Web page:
Rittenhouse jury may be permitted to mull lesser charges in teen’s murder trial

As deliberations are poised to begin in the Kyle Rittenhouse murder trial, the presiding judge is considering whether to permit the jury to consider a series of lesser included offenses in addition to the original charges brought by Wisconsin prosecutors, as Fox News reports.

The case stems from the conduct of Rittenhouse, then 17 years old, during 2020 protests in Kenosha over the police shooting of Jacob Blake in which the teen shot and killed two demonstrators and wounded a third – actions he argues were committed in self defense.

On Friday, Judge Bruce Schroeder heard arguments from the prosecution and defense teams as to whether jurors should be permitted to consider lesser included offense charges when they begin deliberation on Monday, something which could dramatically alter the potential punishment Rittenhouse might face in the event of a conviction.

As it stands currently, Rittenhouse faces a charge of first-degree reckless homicide and one of first-degree recklessly endangering safety in connection to the shooting of Joseph Rosenbaum, a count of first-degree recklessly endangering safety in the case of an unknown man on the scene of the protests, a count of first-degree intentional homicide in the shooting of Anthony Huber, a charge of attempted first-degree intentional homicide in the shooting of Gaige Grosskreutz, a weapons possession charge.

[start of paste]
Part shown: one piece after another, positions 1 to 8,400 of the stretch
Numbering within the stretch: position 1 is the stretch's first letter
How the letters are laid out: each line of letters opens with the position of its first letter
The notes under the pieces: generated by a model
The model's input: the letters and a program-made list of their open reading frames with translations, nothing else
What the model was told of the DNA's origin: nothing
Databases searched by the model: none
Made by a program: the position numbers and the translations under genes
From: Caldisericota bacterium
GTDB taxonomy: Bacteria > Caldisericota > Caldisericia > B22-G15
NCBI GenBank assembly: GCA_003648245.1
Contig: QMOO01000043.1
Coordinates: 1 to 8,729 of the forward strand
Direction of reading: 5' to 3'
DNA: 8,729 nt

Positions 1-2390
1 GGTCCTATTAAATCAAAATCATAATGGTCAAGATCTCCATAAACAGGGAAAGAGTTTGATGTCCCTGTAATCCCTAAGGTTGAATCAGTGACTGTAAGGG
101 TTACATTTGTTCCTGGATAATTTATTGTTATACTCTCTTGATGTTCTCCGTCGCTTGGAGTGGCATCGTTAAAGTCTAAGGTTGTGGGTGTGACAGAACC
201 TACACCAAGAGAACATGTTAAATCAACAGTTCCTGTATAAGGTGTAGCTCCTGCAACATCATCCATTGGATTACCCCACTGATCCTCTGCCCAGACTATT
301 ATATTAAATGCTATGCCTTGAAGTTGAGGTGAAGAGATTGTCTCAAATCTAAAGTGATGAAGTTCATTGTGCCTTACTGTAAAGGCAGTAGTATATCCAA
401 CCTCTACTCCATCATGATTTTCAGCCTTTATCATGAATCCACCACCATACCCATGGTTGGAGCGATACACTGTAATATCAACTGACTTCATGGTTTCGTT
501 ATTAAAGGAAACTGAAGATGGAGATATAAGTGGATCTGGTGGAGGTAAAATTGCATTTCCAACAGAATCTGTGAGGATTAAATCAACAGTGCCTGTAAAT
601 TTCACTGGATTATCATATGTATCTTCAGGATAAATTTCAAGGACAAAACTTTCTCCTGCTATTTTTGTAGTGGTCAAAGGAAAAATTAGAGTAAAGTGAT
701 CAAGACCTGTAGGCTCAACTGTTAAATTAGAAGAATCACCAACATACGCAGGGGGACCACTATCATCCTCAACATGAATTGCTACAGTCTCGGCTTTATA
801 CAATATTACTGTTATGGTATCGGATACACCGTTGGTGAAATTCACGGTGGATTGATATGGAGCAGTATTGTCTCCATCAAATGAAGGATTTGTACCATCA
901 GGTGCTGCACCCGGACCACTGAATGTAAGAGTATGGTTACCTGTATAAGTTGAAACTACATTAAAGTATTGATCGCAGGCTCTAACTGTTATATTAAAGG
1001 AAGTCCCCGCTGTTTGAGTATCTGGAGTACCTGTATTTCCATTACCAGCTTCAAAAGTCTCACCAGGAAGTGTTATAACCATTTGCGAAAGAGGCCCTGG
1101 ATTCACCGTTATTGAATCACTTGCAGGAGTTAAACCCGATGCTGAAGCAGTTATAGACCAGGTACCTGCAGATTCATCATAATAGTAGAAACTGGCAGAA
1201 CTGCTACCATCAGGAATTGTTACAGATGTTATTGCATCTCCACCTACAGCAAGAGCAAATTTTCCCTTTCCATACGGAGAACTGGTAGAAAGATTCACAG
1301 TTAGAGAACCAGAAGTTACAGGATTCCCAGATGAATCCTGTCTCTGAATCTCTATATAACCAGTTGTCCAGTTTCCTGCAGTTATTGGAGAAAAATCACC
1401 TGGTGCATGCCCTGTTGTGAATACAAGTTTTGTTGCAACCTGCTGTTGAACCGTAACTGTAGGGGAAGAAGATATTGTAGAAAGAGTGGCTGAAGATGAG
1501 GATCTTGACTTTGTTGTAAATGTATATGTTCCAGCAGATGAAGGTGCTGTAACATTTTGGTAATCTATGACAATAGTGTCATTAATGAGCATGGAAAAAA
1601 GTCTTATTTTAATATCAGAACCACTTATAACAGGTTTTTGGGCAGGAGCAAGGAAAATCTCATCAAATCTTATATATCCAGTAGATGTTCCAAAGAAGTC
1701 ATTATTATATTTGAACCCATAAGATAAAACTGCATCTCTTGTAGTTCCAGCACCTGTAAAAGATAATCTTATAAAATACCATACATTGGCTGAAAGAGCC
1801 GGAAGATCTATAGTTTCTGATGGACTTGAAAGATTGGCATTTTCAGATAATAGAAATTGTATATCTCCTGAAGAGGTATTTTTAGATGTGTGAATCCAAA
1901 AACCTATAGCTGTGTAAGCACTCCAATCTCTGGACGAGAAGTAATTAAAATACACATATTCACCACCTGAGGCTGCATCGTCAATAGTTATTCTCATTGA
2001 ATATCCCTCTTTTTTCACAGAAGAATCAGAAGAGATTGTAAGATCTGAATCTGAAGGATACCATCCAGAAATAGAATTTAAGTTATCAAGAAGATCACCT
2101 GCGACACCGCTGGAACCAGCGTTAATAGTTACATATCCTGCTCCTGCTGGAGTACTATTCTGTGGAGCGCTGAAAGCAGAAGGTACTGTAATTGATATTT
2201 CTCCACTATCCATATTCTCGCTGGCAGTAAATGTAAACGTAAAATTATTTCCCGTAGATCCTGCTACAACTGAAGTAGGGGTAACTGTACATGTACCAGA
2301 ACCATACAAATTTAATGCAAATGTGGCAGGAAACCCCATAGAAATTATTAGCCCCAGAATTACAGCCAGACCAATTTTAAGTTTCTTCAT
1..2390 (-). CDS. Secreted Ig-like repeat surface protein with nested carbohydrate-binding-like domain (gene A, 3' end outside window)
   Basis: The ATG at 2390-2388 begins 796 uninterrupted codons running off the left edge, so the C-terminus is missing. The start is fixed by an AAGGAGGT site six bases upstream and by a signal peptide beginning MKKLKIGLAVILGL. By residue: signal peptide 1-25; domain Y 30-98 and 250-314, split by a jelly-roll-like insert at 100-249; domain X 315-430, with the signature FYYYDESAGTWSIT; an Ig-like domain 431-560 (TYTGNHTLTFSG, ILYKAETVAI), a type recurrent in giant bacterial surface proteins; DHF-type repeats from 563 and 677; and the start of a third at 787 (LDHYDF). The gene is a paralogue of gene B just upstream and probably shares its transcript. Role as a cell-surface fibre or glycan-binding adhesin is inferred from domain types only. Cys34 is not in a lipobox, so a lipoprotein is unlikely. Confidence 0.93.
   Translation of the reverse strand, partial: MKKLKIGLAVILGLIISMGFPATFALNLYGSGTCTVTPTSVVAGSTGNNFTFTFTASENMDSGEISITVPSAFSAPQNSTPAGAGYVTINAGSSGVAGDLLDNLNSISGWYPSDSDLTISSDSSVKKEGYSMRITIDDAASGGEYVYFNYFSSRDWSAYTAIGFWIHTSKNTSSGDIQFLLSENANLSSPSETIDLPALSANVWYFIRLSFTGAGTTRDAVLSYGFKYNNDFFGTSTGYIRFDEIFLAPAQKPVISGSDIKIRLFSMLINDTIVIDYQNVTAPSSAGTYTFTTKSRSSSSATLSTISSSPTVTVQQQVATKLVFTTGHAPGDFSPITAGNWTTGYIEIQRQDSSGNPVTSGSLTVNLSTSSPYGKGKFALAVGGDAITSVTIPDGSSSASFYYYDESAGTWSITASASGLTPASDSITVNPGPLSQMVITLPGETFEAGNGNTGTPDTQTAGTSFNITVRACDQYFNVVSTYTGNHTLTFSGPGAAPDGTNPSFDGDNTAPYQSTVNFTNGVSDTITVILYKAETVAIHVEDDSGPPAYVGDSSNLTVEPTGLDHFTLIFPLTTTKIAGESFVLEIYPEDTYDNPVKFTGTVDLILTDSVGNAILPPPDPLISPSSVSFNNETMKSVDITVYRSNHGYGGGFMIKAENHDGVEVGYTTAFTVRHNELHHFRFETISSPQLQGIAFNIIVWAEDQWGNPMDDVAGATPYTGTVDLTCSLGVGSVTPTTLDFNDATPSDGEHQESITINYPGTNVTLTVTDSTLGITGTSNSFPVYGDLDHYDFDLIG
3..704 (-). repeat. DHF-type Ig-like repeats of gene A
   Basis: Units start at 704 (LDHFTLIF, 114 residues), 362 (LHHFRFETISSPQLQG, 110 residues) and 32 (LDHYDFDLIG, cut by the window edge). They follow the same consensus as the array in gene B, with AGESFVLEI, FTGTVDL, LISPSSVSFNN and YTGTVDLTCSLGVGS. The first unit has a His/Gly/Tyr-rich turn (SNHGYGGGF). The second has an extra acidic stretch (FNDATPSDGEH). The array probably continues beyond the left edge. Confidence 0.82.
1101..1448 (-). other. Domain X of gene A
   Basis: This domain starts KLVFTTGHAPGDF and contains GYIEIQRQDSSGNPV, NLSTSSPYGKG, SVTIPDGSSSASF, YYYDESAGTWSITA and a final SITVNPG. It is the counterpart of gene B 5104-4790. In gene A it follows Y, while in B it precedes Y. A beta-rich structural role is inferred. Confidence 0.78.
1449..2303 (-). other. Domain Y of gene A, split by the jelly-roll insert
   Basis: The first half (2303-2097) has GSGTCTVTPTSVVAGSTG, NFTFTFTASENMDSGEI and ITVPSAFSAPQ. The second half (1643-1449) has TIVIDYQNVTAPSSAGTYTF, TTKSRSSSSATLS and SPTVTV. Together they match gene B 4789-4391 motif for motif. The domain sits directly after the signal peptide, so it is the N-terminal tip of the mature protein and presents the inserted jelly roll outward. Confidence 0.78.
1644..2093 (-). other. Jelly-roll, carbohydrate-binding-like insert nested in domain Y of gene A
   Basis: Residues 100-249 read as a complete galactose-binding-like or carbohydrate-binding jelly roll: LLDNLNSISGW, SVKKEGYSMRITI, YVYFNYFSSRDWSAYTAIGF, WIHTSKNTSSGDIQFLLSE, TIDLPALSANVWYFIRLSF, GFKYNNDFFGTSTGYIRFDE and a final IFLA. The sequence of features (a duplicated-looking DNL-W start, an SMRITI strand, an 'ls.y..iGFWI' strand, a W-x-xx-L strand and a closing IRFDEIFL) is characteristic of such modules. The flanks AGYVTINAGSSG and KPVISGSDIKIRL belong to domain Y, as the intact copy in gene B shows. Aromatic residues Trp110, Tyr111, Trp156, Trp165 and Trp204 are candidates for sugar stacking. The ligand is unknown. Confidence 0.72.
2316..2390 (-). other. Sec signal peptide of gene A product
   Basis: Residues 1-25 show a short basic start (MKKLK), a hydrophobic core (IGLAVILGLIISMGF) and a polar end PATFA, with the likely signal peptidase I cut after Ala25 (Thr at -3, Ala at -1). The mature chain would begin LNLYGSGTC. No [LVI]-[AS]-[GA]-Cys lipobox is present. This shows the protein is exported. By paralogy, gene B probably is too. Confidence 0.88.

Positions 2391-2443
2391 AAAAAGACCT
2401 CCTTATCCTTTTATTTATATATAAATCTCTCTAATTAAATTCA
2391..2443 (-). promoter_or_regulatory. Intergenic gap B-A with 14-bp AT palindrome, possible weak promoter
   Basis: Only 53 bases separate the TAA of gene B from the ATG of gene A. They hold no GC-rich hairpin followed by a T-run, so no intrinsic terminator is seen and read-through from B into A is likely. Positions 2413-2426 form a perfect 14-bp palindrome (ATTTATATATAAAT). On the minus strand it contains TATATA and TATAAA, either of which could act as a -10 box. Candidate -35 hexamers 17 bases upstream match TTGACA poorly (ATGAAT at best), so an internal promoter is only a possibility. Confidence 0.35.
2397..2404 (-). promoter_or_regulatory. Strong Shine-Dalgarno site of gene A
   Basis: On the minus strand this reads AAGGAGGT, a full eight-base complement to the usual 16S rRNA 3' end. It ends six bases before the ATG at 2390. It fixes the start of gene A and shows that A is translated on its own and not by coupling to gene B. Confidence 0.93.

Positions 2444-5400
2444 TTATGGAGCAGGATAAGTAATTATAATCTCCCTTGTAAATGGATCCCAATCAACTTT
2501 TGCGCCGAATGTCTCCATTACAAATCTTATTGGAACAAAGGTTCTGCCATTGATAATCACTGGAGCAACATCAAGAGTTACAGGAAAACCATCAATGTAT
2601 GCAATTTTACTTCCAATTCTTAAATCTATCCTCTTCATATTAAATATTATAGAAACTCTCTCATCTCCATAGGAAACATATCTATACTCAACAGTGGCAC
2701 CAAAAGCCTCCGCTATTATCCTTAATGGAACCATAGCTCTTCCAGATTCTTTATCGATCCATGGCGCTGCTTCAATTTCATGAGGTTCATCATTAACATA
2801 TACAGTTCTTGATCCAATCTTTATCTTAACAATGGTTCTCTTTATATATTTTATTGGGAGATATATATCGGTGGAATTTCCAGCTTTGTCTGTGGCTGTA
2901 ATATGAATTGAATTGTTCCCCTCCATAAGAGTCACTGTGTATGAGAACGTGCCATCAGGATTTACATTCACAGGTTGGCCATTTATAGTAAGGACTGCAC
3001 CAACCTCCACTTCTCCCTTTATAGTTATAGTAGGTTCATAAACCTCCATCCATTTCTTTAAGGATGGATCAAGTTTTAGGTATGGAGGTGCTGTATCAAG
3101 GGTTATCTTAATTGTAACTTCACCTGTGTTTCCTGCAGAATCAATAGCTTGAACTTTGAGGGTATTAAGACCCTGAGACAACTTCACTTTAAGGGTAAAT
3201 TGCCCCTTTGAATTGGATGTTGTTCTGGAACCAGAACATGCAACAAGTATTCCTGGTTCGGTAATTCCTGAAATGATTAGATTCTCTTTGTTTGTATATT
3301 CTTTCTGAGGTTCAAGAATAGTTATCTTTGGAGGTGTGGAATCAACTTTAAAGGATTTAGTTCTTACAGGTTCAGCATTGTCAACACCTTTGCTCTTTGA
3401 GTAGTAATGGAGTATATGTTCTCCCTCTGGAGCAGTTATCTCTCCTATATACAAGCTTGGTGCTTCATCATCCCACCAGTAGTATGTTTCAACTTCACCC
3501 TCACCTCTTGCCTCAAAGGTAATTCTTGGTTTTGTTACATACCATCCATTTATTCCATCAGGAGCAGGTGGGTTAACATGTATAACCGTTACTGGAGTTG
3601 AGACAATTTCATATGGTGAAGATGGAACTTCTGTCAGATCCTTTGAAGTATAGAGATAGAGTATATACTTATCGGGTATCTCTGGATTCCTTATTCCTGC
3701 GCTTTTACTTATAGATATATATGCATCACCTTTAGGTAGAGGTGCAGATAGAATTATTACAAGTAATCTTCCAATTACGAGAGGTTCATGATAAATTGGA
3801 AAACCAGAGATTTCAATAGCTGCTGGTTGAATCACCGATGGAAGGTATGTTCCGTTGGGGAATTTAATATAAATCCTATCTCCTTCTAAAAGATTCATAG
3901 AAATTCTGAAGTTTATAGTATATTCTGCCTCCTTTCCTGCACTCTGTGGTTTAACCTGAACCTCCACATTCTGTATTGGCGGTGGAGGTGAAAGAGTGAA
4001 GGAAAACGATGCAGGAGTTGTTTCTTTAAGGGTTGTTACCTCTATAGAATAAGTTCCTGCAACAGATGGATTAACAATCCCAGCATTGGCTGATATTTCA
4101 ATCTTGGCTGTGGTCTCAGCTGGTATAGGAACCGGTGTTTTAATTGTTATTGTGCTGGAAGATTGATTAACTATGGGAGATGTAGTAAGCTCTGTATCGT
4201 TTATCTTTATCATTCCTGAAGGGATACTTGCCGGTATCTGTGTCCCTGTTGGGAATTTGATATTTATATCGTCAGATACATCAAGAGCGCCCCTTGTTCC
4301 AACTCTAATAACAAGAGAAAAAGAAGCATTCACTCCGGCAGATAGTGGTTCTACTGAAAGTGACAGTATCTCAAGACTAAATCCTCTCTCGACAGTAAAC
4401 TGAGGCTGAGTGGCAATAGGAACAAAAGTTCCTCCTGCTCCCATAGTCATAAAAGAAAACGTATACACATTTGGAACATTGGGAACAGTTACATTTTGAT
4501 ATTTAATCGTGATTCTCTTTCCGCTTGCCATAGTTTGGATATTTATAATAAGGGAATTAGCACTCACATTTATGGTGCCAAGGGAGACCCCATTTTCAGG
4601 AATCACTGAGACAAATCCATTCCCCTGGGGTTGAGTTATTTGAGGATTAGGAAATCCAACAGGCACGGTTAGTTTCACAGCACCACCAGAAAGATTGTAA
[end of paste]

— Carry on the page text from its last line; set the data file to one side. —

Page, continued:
Prosecutors, however, are seeking to add lesser counts including second-degree attempted intentional homicide, first-degree reckless endangerment, and second-degree reckless endangerment, a fact which has been interpreted by court watchers to suggest a lack of confidence that they have made their case on the more serious charges.

According to former prosecutor Thomas Glasgow, the inclusion of lesser included charges such as those being sought by the state in the Rittenhouse case offers jurors the ability to still find guilt even if they cannot come to agreement on the primary charges lodged against a defendant.

“It allows them to look at something when they may not have had enough evidence to prove the murder,” Glasgow asserted, adding, “If the prosecutor ends up offering the lesser included, they have a weaker case and they are acknowledging that.”

Schroeder already indicated an unwillingness to approve some of the lesser included charges requested in the case and has indicated that his final decision as to what charges the jury will be allowed to consider would be communicated to the attorneys on both sides sometime on Saturday.

Closing arguments are set to commence on Monday, after which point 12 jurors’ names will be drawn from the current pool of 18 who have been hearing evidence and arguments in the case, and from there, Rittenhouse’s fate will be in their hands.